Very well, my copying-gait is 1,440 words per hour--say 1,500. If I could use the phonographic character with facility I could do the 1,500 in twenty minutes. I could do nine hours' copying in three hours; I could do three years' copying in one year. Also, if I had a typewriting machine with the phonographic alphabet on it--oh, the miracles I could do!

I am not pretending to write those character well. I have never had a lesson, and I am copying the letters from the book. But I can accomplish my desire, at any rate, which is, to make the reader get a good and clear idea of the advantage it would be to us if we could discard our present alphabet and put this better one in its place --using it in books, newspapers, with the typewriter, and with the pen. . . One great drawback to Simplified Spelling is, that in print a simplified word looks so like the very nation! And when you bunch a whole squadron of the Simplified together the spectacle is very nearly unendurable. To see our letters put together in ways to which we are not accustomed offends the eye, and also takes the EXPRESSION out of the words.

La on, Makduf, and damd be he hoo furst krys hold, enuf!

( Perhaps it might have been better for the early reformers if they had not been so keen to change as much as possible- ‘Lay on, Macduff, and damd be he who first crys hold, enuf’ gets rid of the spelling traps for readers.)

‘ It doesn't thrill you as it used to do. The simplifications have sucked the thrill all out of it. But a written character with which we are NOT ACQUAINTED does not offend us--Greek, Hebrew, Russian, Arabic, and the others--they have an interesting look, and we see beauty in them, too. There is something pleasant and engaging about the mathematical signs when we do not understand them. We can't come across a printed page of shorthand without being impressed by it and wishing we could read it. Very well, what I am offering for acceptance and adopting is not shorthand, but longhand, written with the SHORTHAND ALPHABET UNREACHED. You can write three times as many words in a minute with it as you can write with our alphabet. And so, in a way, it IS properly shorthand. It has a pleasant look, too; a beguiling look, an inviting look. I will write something in it, in my rude and untaught way – ‘ And so he did.

(If Twain had had SMS Texting, he might have written three times as much. And word-processing is a boon. But I argue for changes to ordinary print which would have made him twice as fast.)

The essay by Mark Twain written in the autumn of 1899 shows his attitude to reforming spelling. It is similar in some ways to Bernard Shaw's opinions, but the difference is that Shaw always wrote in Pitman shorthand and was dissatisfied with it. He didn't like abbreviations and he believed the alphabet should be linear - most shorthands are not. Twain never really mastered a shorthand but he could see its utility.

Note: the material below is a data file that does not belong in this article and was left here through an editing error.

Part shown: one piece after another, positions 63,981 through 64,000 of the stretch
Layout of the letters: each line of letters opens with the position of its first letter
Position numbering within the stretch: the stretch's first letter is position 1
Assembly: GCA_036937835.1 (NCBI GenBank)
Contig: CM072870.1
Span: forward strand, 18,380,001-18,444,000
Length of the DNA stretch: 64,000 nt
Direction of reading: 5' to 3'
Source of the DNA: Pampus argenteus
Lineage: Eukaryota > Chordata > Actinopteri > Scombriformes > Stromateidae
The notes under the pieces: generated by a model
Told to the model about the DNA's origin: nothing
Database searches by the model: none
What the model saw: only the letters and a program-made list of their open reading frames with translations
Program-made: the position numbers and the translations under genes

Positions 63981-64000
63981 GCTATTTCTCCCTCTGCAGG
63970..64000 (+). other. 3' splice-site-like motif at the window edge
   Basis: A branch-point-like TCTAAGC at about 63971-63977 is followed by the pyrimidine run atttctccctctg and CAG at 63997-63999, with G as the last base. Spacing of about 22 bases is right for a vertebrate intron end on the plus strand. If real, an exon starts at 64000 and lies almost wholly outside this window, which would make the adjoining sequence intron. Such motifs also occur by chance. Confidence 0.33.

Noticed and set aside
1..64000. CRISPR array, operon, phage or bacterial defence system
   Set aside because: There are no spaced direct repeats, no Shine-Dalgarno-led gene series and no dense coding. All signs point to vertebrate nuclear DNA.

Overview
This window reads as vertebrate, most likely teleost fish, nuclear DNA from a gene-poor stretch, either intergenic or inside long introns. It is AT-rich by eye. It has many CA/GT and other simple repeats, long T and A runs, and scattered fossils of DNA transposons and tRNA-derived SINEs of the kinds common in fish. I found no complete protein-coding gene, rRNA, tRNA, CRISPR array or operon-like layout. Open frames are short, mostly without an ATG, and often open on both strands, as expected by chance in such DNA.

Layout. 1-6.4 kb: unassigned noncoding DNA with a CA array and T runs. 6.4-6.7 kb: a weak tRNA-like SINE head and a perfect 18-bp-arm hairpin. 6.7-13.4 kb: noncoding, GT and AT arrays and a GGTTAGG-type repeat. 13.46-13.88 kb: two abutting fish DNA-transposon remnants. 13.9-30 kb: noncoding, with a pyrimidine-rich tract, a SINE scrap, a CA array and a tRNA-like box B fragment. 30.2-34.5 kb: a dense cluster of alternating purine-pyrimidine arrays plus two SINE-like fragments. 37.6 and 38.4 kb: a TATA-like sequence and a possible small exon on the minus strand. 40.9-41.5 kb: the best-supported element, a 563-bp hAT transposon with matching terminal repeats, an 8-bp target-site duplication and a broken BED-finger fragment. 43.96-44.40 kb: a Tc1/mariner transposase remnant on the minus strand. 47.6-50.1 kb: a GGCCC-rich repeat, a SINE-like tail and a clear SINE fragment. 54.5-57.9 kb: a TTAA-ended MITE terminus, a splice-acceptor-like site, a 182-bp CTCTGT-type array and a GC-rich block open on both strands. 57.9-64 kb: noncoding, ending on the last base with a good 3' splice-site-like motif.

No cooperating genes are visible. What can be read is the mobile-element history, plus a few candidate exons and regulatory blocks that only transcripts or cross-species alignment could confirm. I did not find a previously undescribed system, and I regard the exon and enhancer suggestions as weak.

(The original page elements of Twain’s preferred system are Copyright ©1998 BETA Interactive and therefore not shown here.)

I will insert the alphabet here as I find it in Burnz's PHONIC SHORTHAND. [Twain’s puts in in.] It is arranged on the basis of Isaac Pitman's PHONOGRAPHY. Isaac Pitman was the originator and father of scientific phonography. It is used throughout the globe. It was a memorable invention. He made it public seventy- three years ago. The firm of Isaac Pitman & Sons, New York, still exists, and they continue the master's work.

What should we gain?

First of all, we could spell DEFINITELY--and correctly--any word you please, just by the SOUND of it. We can't do that with our present alphabet. For instance, take a simple, every-day word PHTHISIS. If we tried to spell it by the sound of it, we should make it TYSIS, and be laughed at by every educated person.

Secondly, we should gain in REDUCTION OF LABOR in writing.

Simplified Spelling makes valuable reductions in the case of several hundred words, but the new spelling must be LEARNED. You can't spell them by the sound; you must get them out of the book.

But even if we knew the simplified form for every word in the language, the phonographic alphabet would still beat the Simplified Speller "hands down" in the important matter of economy of labor. I will illustrate:

PRESENT FORM: through, laugh, highland.

SIMPLIFIED FORM at the time: thru, laff, hyland.

PHONOGRAPHIC FORM: [Demonstrated by Twain]

To write the word "through," the pen has to make twenty-one strokes.

To write the word "thru," then pen has to make twelve strokes-- a good saving.

To write that same word with the phonographic alphabet, the pen has to make only THREE strokes.

To write the word "laugh," the pen has to make FOURTEEN strokes.

To write "laff," the pen has to make the SAME NUMBER of strokes--no labor is saved to the penman.

To write the same word with the phonographic alphabet, the pen has to make only THREE strokes.

To write the word "highland," the pen has to make twenty-two strokes.

To write "hyland," the pen has to make eighteen strokes.

To write that word with the phonographic alphabet, the pen has to make only FIVE strokes. [Twain demonstrates]

To write the words "phonographic alphabet," the pen has to make fifty-three strokes.

To write "fonografic alfabet," the pen has to make fifty strokes. To the penman, the saving in labor is insignificant.